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Plans, Splash - 130 EUR Purchase


Splash is a shorter and wider version of Spray, an entry-level surfski for exercise, recreation, and unpretentious outings. As a rec recreation kayak, a short surfski has advantages: easy to use, no spraydeck to attach, and easy to remount after a voluntary or involuntary swim. For usage where a spraydeck normally is not used, Splash can be constructed without a built-in bailer, but otherwise, a surf ski-style bailer in the cockpit is recommended. It will, though, take longer to drain a swamped cockpit on a short surfski, due to lower top speed. Splash is 507 cm long, 55 cm wide, and has a load capacity of 130 kg. With Splash it is quick and easy to get out on the water – a minimal preparation and very few extras needed: the craft, a PFD, and a paddle. Stability that satisfies a beginner, but with the potential to handle big waves. Surfs far better than any sea kayak in comparable size.


Splash lines

Length¹ 507/501 cm (overall/WL)
Beam 55/52 cm (overall/WL)
Draft 12 cm
Displacement/volume⁶ 130 kg/ litre
Intended use Rekreation och motion

* These dimensions can be adapted to suit personal needs or wishes.
** Depending on type of wood, equipment, care with epoxy usage, sanding etc. etc.
*** The speed numbers are based on mathematical standard formulas (175 lb paddler + 30 lb carco weight) and corrected from the kayaks actual performance om trials, on tours and in races.
⁴ Calculated resistance in 4 and 5 knots (at nominal load capacity).
⁵ Initial stability and secondary stability on a subjective scale, where 1 is very tippy and 5 is very stable.
⁶ Displacement is kayak + paddler + load. Count off the kayak weight to get the load capacity.

Plans, Splash - 130 EUR Purchase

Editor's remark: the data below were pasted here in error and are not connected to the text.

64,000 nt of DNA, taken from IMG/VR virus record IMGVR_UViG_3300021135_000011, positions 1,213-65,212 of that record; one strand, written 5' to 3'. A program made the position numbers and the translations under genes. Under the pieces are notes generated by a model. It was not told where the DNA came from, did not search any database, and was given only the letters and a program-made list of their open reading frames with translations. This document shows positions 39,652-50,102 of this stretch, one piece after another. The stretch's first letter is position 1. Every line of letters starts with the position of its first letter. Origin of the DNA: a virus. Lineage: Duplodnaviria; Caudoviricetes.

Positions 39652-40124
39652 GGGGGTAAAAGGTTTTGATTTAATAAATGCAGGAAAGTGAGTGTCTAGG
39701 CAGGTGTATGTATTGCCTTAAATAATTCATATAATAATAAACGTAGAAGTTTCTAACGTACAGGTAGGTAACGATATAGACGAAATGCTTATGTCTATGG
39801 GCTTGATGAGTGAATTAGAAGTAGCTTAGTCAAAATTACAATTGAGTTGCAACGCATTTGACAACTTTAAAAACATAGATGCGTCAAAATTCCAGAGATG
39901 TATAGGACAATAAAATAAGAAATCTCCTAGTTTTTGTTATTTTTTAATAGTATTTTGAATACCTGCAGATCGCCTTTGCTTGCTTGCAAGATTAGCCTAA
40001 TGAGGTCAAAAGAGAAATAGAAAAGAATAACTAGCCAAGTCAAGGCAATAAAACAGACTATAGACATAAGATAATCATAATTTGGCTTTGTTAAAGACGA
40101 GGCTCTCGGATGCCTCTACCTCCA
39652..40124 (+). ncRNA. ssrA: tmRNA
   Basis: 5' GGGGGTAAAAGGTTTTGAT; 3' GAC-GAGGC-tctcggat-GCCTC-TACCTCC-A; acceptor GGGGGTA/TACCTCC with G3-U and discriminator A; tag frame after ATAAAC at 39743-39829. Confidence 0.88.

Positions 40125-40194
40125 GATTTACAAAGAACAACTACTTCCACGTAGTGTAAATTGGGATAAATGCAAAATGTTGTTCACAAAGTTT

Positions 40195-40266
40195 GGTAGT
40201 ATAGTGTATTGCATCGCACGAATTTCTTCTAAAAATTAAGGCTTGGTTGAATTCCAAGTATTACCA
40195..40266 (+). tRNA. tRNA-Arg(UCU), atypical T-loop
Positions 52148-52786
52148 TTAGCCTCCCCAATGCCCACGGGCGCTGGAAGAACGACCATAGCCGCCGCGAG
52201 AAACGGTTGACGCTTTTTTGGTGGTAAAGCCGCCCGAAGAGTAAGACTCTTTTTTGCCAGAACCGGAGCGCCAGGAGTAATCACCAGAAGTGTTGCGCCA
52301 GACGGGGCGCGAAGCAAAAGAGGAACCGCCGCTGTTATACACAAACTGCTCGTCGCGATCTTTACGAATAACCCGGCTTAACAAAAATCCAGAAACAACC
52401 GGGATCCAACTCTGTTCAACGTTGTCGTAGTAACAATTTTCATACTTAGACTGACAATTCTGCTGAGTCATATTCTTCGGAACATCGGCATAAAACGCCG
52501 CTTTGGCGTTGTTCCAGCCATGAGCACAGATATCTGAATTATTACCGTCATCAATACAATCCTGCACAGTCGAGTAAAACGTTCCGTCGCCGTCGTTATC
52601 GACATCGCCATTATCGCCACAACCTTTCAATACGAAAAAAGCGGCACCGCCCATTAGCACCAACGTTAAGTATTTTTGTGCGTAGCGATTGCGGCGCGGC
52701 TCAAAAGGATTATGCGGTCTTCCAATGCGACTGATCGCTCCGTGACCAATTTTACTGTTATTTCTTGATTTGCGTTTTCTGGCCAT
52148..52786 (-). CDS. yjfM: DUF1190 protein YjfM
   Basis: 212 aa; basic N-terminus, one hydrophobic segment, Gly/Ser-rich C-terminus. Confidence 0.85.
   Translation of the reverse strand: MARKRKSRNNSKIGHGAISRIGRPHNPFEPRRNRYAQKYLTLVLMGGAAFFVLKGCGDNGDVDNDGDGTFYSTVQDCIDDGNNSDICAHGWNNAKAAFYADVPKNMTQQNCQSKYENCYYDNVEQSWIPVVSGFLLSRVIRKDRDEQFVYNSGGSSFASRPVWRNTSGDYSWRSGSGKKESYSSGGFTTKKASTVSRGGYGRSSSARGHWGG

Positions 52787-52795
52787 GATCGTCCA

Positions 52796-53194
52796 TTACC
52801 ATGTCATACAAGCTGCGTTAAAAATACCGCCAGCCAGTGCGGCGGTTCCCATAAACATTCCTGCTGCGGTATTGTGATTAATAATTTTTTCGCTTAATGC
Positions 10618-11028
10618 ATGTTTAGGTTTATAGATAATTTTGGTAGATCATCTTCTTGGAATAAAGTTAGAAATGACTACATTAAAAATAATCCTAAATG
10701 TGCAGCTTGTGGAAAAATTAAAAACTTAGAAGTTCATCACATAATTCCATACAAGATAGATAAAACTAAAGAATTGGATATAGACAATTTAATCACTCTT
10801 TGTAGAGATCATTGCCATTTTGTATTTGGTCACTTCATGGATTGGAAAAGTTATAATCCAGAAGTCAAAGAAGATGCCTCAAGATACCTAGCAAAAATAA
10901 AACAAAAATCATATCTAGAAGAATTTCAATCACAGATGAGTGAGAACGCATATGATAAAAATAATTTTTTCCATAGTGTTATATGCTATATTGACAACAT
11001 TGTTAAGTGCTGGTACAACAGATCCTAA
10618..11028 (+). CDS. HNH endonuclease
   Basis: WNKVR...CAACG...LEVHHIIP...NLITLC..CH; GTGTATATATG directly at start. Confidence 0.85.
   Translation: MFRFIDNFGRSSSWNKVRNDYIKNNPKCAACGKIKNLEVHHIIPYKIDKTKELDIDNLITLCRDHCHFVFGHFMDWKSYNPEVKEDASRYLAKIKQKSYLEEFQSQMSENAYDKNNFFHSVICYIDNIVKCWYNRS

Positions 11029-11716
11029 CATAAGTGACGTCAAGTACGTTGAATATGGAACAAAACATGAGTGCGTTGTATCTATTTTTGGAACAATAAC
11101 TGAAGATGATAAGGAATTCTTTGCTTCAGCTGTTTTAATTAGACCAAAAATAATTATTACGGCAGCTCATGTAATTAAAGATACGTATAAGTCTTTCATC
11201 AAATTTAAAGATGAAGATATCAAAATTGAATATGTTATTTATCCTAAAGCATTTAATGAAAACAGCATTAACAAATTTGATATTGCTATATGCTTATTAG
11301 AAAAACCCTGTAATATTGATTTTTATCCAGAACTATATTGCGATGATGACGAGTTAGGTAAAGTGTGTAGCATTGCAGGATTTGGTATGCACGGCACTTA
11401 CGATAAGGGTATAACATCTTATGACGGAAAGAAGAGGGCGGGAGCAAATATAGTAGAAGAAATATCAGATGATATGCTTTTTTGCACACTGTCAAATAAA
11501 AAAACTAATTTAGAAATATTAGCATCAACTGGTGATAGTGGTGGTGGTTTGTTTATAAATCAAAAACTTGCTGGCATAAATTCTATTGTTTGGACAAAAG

Hi, Björn.

I am always looking for a lighter, faster fishing kayak for Puget Sound and lakes around Seattle, WA. Would you advise using the Splash as a fishing kayak? I am debating between building the Jack 14 SOT and the Splash. I have never paddled a surfski, but I am coming from an old Ocean Kayak Scupper Pro TW and a fiberglass prototype of the Swell scupper 14 built by Tim Niemier. (~65cm wide, ~450cm long). The Jack seems fairly close to what I already paddle, and I like the aesthetics of the Splash if it will be stable enough...



It is impossible to quantify stability in a relevant way. Even the stability curves and figures published here and there is just a play with numbers since there is no consensus on how to define and measure that elusive quality. A kayak that for one paddler would be a challenge might for another be boringly stable.

I would say that Splash is 'sea kayak stable' and I would personally hesitate to use it for fishing. Jack 14, on the other hand, has a stability curve that lends itself nicely to fishing, hunting, photography, outdoor painting, etc.

But I have paddling friends, that would consider Splash excellent for fishing – enough initial stability and the added bonus that comes with less width: easier and more predictable movements in waves ;-)

Thanks! It sounds like the Jack 14 will be the better choice for fishing. The Splash is pretty, though. Maybe I just need a paddling surfski, since I have two kayaks that work for fishing as it is. :-)

Yes, that may be so. But when your fishing needs are fulfilled, one way or another, and if you are still tempted by surfskis, you should probably take a bolder step than Splash and focus on Spray, which can deliver much more of the surfski experience (speed and surfing potential), while still just a small step up from a standard sea kayak.

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